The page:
The Battle of Trafalgar is well-known for the magnanimous nature of the British victory, even though it cost the nation its greatest hero Lord Admiral, Horatio Nelson. For this reason, the battle itself has been remembered as a momentary success, the resulted only from a stroke of immediate genius or from a brief plan.
But as Alan Schom shows, the Battle of 21 October 1805, a meeting of the might of the British and French navies, was the result of a strategy laid out by the British Admiralty two years earlier, in 1803.
The period from that year until the Battle of Trafalgar was known as ‘the Great Terror’, when British naval forces were on constant alert for attacks by the Frenchman. Various political figures are written about, debating manoeuvres and quota of ships to be constructed, and putting down mutinies.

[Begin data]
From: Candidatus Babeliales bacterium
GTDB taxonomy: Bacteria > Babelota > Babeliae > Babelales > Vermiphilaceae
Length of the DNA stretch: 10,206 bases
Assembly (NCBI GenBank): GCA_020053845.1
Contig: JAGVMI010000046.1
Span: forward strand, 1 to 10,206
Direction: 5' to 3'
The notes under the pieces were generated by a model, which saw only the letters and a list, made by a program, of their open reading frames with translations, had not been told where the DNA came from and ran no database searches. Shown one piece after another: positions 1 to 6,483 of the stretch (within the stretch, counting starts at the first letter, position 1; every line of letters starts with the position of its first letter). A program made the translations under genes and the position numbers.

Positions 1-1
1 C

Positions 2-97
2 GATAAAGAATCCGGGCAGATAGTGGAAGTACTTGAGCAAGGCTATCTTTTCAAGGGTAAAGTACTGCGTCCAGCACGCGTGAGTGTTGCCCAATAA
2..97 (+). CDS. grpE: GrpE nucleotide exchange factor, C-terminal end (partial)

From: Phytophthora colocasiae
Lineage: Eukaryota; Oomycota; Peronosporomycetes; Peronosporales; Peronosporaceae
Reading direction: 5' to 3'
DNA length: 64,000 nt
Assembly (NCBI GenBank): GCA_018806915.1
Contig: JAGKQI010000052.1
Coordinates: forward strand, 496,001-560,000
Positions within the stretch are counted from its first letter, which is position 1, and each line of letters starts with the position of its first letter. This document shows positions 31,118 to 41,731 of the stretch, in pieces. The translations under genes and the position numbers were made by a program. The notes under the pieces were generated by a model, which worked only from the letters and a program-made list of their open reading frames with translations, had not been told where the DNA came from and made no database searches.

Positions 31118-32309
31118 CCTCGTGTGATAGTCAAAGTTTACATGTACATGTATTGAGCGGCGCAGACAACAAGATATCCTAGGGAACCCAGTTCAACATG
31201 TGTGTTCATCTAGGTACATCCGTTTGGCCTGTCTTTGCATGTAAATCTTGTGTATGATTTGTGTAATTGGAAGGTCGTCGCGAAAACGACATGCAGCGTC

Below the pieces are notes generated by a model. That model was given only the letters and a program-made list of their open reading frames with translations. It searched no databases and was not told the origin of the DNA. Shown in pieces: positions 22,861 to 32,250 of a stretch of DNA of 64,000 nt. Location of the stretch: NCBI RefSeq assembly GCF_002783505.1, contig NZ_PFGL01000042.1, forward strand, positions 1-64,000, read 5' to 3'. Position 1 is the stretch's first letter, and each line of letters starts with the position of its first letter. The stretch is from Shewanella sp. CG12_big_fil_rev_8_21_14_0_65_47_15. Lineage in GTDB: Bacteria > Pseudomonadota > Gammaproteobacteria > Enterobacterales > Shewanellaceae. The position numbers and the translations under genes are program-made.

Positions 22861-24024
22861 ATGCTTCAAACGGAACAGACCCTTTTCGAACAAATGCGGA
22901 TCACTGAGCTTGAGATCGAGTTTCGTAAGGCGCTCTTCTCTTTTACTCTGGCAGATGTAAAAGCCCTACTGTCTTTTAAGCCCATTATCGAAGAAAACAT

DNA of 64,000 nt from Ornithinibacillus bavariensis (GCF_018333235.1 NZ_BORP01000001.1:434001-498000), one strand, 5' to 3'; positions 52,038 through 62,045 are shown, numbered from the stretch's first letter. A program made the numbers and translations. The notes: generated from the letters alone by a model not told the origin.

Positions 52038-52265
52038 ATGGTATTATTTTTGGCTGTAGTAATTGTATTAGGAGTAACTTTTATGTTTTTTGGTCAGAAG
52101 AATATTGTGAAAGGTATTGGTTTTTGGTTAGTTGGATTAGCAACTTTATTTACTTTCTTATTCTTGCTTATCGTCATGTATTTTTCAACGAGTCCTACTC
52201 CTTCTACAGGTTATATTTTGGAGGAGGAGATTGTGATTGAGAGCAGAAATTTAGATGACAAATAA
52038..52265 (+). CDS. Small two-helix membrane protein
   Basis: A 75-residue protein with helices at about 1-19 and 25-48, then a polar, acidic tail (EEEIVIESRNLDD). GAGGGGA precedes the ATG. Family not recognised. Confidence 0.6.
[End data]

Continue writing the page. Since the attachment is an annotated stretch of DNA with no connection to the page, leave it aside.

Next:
Exploring previously unexplored archives of both England and France, Schom places Trafalgar in the context of the era. He draws portraits of the key personnel on both sides, such as Dumouriez, Decrès, Talleyrand, Berthier, Pitt, Cornwallis and Castlereagh.
There is also a comprehensive discussion of the growth of the French naval fleet, helped by Dutch ships, and the preparations to build ports, which were hampered by their extraordinary costs and inclement weather.
There are detailed descriptions of the fleets meeting during the run-in to Trafalgar, and Schom is engaging and sometimes humorous in his commentary on events. He also debunks several myths which should put an end to certain debates pertaining to a great battle of modern history.
Author: Alan Schom
Title: Trafalgar: Countdown to Battle, 1803-1805
First Published by: Atheneum
Date: December 1990